This approach works fine only for the simplest cases. If you want to test different scenarios, the fixed mock web service should react differently and you have to put the logic inside it. Sometimes you meay need to have more than one implementation and re-publish the service with the alternative implementations. Not beautiful I admit.

A more beautiful approach is to use mocking frameworks. Here I have selected Mockito.

Here are the steps:

First you have to create a mock object, a normal one based on the service interface. I do it via annotation. like this:

static ServiceInterface serviceMock;

But this should be called from a web service. For any strange reason, it could not be done directly. I had to create a reflecter class to do the job:

public class ServiceProxy implements java.lang.reflect.InvocationHandler {
    private Object obj;

    public static Object newInstance(Object obj) {
        return java.lang.reflect.Proxy.newProxyInstance(
            new ServiceProxy(obj));

    private ServiceProxy(Object obj) {
        this.obj = obj;

    public Object invoke(Object proxy, Method m, Object[] args)
        throws Throwable {
        Object result;
        try {
            result = m.invoke(obj, args);
        } catch (Exception e) {
            throw new RuntimeException("unexpected invocation exception: " +

        return result;

then it is easy, you can define your web service mock and start it.

service = (ServiceInterface)         ServiceProxy.newInstance(serviceMock);
serviceEndpoint = Endpoint.publish(
				"http://localhost:8080/myService", service);

Every thing is ready now. you can run the system and use the mock, just like a normal mock.
As an example of the usage, this code tests if a method is called in web service. Obviously all the mock language of Mockito can be used for more complex tests.


Enjoy your testing !

To present it in a more concrete way I have created a sample usage. It could be found here:

There is also a worldline version. It uses resource locator to find web service.

Synchronous and Asancronous binary tree comparison

if you have not taken “Principles of reactive programming” course about advanced Scala and Aker framework, probably you are not using internet properly, think again. It is a wonderful course from EPFL, one of the hardest in Coursera.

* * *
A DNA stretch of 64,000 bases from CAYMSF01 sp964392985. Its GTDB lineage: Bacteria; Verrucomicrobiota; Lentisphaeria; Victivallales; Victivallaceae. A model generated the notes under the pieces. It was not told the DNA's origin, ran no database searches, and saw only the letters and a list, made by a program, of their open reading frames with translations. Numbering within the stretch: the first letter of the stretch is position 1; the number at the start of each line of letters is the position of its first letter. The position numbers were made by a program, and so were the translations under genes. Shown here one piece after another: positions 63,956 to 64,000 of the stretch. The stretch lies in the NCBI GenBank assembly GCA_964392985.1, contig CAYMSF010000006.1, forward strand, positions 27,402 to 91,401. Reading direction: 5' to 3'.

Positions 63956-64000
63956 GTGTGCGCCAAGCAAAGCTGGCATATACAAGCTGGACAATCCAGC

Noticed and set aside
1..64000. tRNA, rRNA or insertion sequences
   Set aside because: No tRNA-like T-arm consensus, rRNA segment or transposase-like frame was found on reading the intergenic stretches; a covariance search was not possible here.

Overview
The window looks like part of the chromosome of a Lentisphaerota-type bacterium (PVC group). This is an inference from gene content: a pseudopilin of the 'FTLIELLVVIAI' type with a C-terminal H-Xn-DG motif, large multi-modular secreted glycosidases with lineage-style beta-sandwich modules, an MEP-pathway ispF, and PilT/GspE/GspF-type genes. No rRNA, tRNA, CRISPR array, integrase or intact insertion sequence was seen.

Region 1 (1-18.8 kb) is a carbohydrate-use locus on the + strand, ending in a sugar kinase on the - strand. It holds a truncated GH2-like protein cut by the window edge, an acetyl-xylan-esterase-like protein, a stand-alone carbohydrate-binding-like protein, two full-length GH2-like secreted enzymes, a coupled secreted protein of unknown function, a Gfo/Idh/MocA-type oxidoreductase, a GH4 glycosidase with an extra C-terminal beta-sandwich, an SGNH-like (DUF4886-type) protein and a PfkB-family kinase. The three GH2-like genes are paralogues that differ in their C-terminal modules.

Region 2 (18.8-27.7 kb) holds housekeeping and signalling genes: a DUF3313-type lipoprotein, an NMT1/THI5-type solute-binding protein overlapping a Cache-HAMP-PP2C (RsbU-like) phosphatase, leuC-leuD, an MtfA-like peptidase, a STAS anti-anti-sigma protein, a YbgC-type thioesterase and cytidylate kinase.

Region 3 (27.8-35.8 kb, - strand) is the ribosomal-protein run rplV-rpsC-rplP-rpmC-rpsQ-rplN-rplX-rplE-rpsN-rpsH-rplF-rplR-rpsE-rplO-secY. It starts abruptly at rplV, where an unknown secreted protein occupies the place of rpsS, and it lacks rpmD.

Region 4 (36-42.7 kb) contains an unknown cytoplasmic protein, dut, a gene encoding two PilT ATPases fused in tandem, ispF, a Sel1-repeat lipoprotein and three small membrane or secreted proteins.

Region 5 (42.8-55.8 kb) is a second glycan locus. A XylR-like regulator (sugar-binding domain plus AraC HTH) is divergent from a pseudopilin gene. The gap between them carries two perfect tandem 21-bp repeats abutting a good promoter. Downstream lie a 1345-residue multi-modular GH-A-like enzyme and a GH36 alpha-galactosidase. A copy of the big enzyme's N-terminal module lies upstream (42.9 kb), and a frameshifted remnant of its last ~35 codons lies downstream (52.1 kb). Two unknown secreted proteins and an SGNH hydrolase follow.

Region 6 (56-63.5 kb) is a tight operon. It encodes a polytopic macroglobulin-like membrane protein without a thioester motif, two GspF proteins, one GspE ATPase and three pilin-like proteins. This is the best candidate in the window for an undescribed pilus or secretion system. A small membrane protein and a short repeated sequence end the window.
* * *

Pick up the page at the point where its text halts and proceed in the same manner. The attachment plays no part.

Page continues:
To pass this course you have to complete some programming excersized. One of them is “Actor Binary Tree”, In this example you have to implement an asynchronous search binary tree. When you insert a node, it is distributed asynchronously through the tree. Nothing is locked and this makes it really fast. The sender actor gets acknowledged when the insertion is done.

In theory the idea is really beautiful,  but how useful is it in reality? Why we have to use this relatively complex architecture. The answer is that because it is asynchrouns nothing is locked and you should have a very high performance.

But how it comares with a similar pure java implementation ? For consistency usually we lock the tree. That definitely will not compete. But if we use an immutable version we do not need to worry about the consistency.

To do the comparison I searched and found an immutable binary tree in Kansas State University.

To compare I will insert large numbers of nodes in both implementations and wait untill all are acknowledged and measure the time. In Java implementation different number of threads is tried.



The maximum TPS of Scala version is 2952 and java version 2701739, more than 90 times.

So the conclusion is, at least if the operation itself is fast and not IO intensive, it is no use in usage of asynchronous type of programming. The overhead of aker is considerable if the operations themselves are fast.


The source for java implementation is available in github.